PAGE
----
THEATRE REVIEW: The Inheritance (Part 1) starring Kyle Soller, Andrew Burnap and Samuel H. Levine

WORTH A LOOK?: *****

WHERE: Young Vic

WHEN: 17/3, press night 28/3 runs to 19/5/18

Author Matthew Lopez writes in the programme of the power of literature – how watching Emma Thompson in Howards End as a 16-year-old changed his life.

  • Read on for reasons including when we will review Part 2 starring Vanessa Redgrave

A decade later he read Maurice and realised that Howards End author E.M. Forster had been gay. Lopez reflected on how he had been touched emotionally years later as a boy growing up gay by a closeted gay man writing in 1910.

The Inheritance is loosely based on Howards End but is much more ambitious. Forster even appears onstage to advise one of the characters about how he should start writing his story.

The cast of a dozen men (Vanessa Redgrave does not appear until Part 2 which we saw in the same day as Part 2 and will review on this site later) sits around a sparse rectangle stage which rises and falls, giving a focus for the action.

We could almost be in the rehearsal room because there is little scenery, costumes are every day modern clothes and it becomes clear that all the young men are barefoot and the older generation wearing shoes.

We meet Eric Glass (Kyle Soller, the emotional centrepoint of the piece) who proposes to his vain author boyfriend Toby Darling (Andrew Burnap, convincingly shallow, infuriating and with a devastating backstory) during sex.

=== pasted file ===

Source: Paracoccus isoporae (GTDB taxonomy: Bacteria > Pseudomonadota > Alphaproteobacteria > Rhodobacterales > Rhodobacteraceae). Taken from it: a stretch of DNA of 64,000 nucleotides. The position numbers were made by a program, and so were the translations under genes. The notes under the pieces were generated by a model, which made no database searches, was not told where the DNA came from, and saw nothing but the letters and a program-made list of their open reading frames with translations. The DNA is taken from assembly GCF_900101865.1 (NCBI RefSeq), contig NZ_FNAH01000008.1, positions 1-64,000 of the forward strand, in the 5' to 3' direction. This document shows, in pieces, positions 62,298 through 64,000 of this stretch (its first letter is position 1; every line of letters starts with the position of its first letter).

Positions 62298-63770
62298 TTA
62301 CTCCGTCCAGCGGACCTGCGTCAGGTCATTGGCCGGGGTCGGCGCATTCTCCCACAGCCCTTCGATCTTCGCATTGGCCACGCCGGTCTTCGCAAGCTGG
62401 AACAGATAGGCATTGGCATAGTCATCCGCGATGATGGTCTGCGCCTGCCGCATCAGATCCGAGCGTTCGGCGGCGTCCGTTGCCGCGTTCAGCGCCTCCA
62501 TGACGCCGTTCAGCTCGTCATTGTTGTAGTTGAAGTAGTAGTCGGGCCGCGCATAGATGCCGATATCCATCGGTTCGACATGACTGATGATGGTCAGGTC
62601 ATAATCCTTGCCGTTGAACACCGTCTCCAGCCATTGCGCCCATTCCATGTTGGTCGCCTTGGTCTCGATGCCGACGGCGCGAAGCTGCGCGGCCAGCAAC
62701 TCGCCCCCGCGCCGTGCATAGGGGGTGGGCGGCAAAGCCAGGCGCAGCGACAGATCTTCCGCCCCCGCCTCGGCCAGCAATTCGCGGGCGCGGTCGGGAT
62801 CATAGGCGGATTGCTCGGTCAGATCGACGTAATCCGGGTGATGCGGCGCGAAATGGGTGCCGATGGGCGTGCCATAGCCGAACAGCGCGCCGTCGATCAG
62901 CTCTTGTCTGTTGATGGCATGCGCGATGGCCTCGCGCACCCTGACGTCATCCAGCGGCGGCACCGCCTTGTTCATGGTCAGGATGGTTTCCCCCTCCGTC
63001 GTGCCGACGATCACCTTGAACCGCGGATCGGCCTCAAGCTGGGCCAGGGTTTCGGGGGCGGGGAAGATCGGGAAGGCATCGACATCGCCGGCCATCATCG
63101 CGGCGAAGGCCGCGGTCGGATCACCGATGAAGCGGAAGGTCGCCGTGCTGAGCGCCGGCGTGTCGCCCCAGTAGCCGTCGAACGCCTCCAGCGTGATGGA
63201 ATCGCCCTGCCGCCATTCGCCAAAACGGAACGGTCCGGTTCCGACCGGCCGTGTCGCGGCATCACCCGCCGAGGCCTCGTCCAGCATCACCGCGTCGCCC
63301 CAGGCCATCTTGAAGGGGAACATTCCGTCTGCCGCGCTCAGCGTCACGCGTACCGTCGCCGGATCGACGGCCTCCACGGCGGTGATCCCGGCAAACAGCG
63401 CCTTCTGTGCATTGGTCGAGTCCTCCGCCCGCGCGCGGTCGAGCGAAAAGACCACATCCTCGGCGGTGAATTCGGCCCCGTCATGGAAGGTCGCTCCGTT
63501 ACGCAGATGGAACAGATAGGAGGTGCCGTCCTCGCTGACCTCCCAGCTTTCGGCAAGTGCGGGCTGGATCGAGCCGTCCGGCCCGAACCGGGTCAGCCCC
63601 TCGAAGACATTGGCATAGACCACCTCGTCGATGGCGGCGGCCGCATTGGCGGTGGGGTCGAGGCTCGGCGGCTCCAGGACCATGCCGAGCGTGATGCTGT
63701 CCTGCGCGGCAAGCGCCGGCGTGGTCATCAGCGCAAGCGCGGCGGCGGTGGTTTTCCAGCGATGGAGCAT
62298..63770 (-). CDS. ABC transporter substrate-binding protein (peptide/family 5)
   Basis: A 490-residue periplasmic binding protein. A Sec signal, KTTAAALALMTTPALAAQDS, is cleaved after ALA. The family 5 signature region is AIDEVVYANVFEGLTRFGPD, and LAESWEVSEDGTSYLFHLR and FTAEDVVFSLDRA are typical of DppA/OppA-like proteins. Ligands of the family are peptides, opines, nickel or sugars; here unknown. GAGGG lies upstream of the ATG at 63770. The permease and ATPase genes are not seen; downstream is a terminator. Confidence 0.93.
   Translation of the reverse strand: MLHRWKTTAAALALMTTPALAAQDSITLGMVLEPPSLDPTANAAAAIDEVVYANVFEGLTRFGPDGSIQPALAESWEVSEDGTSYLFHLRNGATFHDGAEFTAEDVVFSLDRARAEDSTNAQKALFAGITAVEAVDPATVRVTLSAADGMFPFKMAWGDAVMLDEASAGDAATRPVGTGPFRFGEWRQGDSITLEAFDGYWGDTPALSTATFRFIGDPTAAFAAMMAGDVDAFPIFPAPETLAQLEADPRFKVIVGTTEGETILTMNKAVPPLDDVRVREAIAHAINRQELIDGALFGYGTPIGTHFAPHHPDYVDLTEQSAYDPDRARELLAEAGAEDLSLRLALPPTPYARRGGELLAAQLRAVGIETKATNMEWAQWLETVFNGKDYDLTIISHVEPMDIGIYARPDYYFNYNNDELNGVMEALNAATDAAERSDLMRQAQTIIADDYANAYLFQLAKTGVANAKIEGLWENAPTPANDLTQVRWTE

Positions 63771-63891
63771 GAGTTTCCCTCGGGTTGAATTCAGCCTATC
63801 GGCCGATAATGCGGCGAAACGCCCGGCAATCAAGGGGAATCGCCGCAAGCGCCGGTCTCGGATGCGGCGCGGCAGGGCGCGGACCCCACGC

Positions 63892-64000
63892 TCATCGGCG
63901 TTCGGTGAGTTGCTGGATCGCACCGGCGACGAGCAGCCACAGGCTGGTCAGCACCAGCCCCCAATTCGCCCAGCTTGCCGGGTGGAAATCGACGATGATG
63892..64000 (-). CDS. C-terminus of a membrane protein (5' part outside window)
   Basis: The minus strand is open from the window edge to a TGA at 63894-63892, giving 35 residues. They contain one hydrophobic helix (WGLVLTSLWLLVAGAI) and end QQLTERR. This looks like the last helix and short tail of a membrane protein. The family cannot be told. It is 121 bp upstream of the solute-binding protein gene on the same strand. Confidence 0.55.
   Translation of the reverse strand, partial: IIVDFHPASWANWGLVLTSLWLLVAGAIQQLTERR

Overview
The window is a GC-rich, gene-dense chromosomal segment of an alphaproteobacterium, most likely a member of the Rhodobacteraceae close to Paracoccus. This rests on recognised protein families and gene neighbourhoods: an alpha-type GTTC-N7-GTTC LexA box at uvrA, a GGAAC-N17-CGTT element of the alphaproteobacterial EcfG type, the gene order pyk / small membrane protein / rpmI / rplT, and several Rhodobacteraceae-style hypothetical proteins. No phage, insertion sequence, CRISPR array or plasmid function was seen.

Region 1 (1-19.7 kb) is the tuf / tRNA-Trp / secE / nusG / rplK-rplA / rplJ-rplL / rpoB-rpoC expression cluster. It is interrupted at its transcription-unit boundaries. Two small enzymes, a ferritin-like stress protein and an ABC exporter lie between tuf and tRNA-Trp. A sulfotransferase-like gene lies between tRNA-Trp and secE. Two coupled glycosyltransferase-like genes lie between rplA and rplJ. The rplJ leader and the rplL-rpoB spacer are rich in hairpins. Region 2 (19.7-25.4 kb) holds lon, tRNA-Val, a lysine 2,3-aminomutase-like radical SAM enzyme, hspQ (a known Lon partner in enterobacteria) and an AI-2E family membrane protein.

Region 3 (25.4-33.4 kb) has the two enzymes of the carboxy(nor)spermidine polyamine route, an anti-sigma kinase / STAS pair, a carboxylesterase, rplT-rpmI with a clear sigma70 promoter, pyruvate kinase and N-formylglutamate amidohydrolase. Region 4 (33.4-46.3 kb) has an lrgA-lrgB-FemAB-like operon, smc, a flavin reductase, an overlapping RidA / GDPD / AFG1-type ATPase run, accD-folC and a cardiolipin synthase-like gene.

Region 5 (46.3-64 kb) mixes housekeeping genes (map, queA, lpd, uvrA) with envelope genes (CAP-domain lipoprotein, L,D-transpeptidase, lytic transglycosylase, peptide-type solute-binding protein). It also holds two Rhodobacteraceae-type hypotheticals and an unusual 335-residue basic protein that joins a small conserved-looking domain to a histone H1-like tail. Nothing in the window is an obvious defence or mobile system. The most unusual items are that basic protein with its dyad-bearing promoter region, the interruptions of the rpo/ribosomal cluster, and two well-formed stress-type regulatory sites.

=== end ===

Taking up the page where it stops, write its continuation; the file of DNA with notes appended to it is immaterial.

Glass’s growing friendship with the older Walter (Paul Hilton is heartbreaking as both Forster and this character) and we learn about the house in the country outside New York where he looked after countless young men dying during the AIDS epidemic which started in the 80s.

Director Stephen Daldry (Netflix’s The Crown and Billy Elliott) is sitting several rows behind us in the audience andThe Inheritance reminds us of the theatrical equivalent of a boxset that is best devoured in one sitting.

We laugh at a lot of Lopez’s reflections on the shallowness of current gay life, given stark counterpoint by Forster’s appearance and his inability to live and love as he would like during a period in time that was far less friendly to him than to Toby Darling and his peers.

Special mention to Levine who comes into his own in Part 2 playing multiple characters as does Luke Thallon (nominated for an Evening Standard Emerging Talent Award for the overrated Albion at the Almeida).

We’ll review Part 2 later on this site but were left in unexpected tears at the moving end of a wildly ambitious and uproarious Part 1 that contains some of the best new writing we’ve seen in any theatre this year.

  • Picture via Facebook courtesy Young Vic. Tickets
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